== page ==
Our West Coast Flowers Season is here!

Our annual west coast spring flowers season has arrived – with spectacular results!

At our farm’s location in the northern Cederberg, summers are extremely hot and dry – and the little rain we receive is mostly limited to winter and spring. When the rains do arrive, we’re witness to the annual spring flower season, and this year is an especially good year for lovers of indigenous wildflowers. With good soaking rain in winter and the arrival of warmer days over the last few weeks has come an amazing transformation: bulbs and bushes that have been inconspicuous throughout the hotter months have suddenly leaped into life, in an explosion of colour that can be seen on every part of our farm.


Across the world, there are six Floristic Kingdoms – and of these, the Cape Floristic Region is home to the greatest non-tropical concentration of plants in the world, featuring approximately 9,000 different species. Of this incredible range of flowering plants, more than 6,200 (69 percent) of these are found nowhere else in the world. And on our farm and in the surrounding district, we’re very fortunate to be located in an area where so many of these rare and beautiful plants burst into flower. It’s even said (by locals to our area, who could possibly be biased) that the greatest variety of wild flowers in one district in the world happen to make their appearance in the greater Clanwilliam region, which is where we’re located. Does this mean we’re privileged to have a front-row seat when it comes to the world’s most amazing wildflower display? We think so!

Each day in the last week of August and first weeks of September brings a succession of show-stopper blooms that are a roll-call of some of the most beautiful indigenous flowers of our country. The commencement of our spring flower season begins with a range of Oxalis species popping up in moist sandy spaces, and roadside bursts of purple-pink Ridderspoor (Heliophila juncea).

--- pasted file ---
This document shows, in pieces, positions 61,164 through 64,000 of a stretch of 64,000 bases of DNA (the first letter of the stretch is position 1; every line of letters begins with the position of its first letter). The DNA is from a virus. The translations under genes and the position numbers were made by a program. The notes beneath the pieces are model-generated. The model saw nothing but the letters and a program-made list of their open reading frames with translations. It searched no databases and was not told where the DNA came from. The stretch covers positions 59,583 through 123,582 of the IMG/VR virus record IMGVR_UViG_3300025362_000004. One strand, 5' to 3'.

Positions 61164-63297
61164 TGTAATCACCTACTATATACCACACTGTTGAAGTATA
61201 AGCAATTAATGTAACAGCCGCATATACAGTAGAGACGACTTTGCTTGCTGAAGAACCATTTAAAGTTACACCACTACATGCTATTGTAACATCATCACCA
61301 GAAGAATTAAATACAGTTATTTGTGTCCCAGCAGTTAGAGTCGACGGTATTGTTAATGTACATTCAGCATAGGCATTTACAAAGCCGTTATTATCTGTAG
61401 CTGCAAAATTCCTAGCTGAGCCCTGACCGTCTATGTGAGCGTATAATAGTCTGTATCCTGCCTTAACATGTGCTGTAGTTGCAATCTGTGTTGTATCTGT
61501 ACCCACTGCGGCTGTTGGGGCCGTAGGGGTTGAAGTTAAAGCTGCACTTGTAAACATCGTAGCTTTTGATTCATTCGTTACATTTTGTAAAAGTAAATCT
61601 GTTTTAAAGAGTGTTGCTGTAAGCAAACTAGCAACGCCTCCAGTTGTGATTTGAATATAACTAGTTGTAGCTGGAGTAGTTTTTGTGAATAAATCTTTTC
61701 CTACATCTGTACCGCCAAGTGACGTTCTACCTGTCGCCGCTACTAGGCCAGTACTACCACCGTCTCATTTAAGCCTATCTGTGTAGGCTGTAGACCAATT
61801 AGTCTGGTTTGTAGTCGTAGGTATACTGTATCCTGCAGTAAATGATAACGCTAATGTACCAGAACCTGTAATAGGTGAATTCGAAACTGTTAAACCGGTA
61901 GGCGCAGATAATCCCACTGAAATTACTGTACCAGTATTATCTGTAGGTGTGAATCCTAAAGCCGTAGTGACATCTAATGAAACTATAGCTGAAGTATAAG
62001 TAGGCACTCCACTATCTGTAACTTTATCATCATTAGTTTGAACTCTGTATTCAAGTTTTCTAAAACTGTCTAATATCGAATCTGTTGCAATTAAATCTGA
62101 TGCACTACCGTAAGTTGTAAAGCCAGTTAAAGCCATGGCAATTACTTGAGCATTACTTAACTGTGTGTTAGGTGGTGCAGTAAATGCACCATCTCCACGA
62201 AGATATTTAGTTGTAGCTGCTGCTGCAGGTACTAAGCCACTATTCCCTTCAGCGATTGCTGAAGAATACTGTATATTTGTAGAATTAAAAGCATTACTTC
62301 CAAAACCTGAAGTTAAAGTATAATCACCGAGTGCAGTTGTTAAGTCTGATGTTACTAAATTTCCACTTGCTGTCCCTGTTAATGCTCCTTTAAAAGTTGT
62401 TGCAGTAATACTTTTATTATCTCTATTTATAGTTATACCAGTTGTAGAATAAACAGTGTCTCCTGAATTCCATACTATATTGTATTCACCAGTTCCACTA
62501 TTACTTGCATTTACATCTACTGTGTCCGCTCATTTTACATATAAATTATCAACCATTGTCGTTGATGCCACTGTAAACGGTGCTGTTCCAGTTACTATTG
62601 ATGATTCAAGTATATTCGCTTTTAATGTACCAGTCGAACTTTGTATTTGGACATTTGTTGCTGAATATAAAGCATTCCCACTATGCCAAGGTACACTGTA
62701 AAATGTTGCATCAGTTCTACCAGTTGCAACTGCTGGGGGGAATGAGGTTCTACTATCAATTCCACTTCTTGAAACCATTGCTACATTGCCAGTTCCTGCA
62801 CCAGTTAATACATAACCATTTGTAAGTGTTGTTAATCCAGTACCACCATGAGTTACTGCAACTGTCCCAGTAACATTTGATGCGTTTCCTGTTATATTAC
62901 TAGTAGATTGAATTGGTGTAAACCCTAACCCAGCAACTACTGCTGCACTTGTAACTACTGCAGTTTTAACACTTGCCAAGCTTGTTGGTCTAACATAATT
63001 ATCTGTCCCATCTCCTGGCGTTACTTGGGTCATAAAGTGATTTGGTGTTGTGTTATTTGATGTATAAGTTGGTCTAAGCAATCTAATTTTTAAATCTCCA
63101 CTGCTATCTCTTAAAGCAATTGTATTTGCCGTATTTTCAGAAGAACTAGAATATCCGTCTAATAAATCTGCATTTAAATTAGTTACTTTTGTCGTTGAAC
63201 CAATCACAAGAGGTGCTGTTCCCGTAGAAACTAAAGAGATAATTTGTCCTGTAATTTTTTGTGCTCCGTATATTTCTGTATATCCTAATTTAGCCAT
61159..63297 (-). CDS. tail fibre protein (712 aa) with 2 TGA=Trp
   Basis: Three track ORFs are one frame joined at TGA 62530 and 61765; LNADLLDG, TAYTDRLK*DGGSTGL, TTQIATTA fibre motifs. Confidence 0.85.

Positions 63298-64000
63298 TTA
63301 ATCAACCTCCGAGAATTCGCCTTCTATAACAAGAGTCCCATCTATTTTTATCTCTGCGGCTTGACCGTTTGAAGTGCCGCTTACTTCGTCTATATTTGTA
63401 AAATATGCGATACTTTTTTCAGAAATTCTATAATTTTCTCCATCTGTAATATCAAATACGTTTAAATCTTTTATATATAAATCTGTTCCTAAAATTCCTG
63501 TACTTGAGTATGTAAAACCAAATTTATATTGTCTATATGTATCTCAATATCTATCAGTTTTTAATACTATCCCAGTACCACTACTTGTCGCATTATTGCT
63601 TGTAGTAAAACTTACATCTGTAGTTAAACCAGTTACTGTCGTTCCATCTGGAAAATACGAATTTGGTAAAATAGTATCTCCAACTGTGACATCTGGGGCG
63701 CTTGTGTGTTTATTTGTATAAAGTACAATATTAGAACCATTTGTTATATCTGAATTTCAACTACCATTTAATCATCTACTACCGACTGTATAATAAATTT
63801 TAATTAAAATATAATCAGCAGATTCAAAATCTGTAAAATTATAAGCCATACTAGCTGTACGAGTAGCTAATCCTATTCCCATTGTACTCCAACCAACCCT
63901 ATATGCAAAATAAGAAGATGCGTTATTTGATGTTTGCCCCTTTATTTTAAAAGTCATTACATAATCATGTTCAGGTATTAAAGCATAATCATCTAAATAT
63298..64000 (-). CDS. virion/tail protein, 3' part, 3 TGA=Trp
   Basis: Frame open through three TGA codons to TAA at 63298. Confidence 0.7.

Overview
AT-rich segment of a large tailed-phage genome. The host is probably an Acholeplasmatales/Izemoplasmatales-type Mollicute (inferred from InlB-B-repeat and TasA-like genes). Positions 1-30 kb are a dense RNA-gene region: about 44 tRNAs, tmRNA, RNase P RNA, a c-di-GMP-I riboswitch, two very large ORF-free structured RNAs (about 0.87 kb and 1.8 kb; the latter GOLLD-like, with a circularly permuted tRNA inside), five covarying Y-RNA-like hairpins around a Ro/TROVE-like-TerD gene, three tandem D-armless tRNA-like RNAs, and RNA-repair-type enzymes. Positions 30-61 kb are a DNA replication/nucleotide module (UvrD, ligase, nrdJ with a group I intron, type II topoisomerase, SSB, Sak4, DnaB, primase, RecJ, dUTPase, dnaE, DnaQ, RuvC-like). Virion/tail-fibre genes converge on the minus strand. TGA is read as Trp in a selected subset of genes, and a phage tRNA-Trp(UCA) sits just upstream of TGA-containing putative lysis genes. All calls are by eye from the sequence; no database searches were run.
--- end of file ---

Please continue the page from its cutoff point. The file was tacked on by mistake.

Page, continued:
These are followed by tiny yellow and white button daisies that make a swift appearance after rain. Moving on to blue flax (Heliophila coronopifolia) and pink Cape Jewels (Nemesia), every day brings a fresh pallet of constantly changing colour across the hills and fields of our farm. As the season progresses, so an even greater variety of species come into play, with rare succulents and bulbs like naeltjies (Lachenalia) showing their unusual flowers, and cranesbills (Pelargonium) putting out spectacular blooms.

 

Of the daisy (Asteraceae) family alone, there are many dozens of examples in a wide range of colours, each of which carpet vast areas of our West Coast countryside every year, making for breathtaking vistas of yellow, orange, white and purple as you travel along our country roads. Of particular beauty are the Ox-eye daisy, and the various African daisies (Dimorphotheca, which are members of the Calendula family).

And of course, along with the blooms comes an army of pollinators that are keen to seize the opportunity to feast on the boom of nectar from so many different sources. If you stop amongst the carpet of colour and stand still, you’re able to hear the busy sound of bees, beetles and bumblebees (which are in fact carpenter bees, here in South Africa) buzzing from bloom to bloom as they make the most of the season.

 

Soon enough the temperatures will start to climb as our summertime approaches, and with the longer and hotter days the flowers, having been pollinated and served their purpose for one more year, will die back and be replaced by many millions of seeds, pods and capsules that will go on to become next year’s impressive generation of wildflowers. But for now, for these few precious weeks of our year when the veld is alive with the world’s greatest show of wildflowers, we revel in the colour and the vivacious show of life that we’re so lucky to live amongst.

And of course, being as ours is a completely organic rooibos farm, we do our best to work in harmony with nature by setting aside most of our footprint as wild areas – including uncultivated strips between our fields. Below is a shot of the profusion of flowers that border our fields and pop up between our rows of rooibos.

The sheer number of flowers is simply uncountable, but the results are breathtaking; here are more shots taken at our farm that show the variety and beauty of a show we’re very privileged to witness every year. Enjoy!